First Indian commercial flight flies over North Pole
The flight did its bit to save the environment and also ensured that the journey between the two cities becomes shorter. Air India flight 173 flew with a full complement of passengers.
“Planning for the flight was a challenge. A number of issues had to be addressed, including solar activity in the polar region and magnetic interference in communication, to name just two,” says Amitabh Singh, Director-Operations, Air India, who was involved in planning the flight.
All passengers flying on AI 173 were given a certificate that recorded the feat — that the passengers traveled on board the Boeing 777-200 Long Range aircraft marking the commencement of Air India’s commercial flights over the North Pole.
Asked why the Polar route is so important, Capt Digvijay Singh, who operated the August 15 departure, says the time saved will range from five minutes to 75 minutes. “We have taken an average of 20 minutes for every Polar flight which, on the Boeing 777, means about 2,500 kg of fuel saving and about 7,500 kg of carbon emission reduction. Passengers benefit because the flight time is shorter. The airline benefits because the fuel cost is lower and the environment benefits because carbon emissions come down,” adds Singh. Currently the flight covers the distance in 15 hours and 45 minutes.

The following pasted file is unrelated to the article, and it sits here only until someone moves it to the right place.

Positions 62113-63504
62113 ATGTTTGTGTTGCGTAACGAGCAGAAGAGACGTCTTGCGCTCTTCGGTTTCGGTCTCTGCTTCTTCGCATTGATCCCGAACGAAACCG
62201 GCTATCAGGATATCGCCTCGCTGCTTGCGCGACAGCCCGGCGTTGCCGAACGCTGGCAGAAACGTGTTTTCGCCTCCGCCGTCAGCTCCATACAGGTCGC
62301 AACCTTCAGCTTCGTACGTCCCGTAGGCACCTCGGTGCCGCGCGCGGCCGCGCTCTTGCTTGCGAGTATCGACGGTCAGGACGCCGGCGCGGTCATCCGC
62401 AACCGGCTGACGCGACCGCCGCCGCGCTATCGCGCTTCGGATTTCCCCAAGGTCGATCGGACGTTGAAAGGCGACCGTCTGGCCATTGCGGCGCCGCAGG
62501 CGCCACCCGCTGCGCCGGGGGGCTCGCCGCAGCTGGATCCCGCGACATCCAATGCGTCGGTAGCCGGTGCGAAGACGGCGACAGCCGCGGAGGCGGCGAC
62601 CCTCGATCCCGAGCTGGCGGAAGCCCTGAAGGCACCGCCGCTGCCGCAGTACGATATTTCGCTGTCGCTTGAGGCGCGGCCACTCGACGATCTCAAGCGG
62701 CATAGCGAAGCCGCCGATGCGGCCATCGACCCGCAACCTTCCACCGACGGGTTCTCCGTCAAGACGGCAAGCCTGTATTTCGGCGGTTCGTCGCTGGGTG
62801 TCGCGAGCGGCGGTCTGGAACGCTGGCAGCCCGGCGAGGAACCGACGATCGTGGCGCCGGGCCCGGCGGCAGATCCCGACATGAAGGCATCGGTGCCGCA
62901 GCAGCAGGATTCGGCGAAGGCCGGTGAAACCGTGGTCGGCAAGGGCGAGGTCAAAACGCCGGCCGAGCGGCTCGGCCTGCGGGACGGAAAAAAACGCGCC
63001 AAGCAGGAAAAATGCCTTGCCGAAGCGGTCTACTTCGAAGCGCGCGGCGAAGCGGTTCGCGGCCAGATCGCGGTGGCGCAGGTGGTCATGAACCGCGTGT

Passengers following the flight path on their television screens could see the aircraft flying close to the North. The cabin crew also made an announcement on the public address system.
The opening of the Polar route will help Air India’s operations to all the five cities in the US that it flies to — New York, Newark, Chicago, San Francisco and Washington DC.
Potentially, the opening of the Polar route could lead to Air India no longer operating the ‘around the world’ flight that it currently plies to reach San Francisco. The Delhi-San Francisco route was launched in 2015.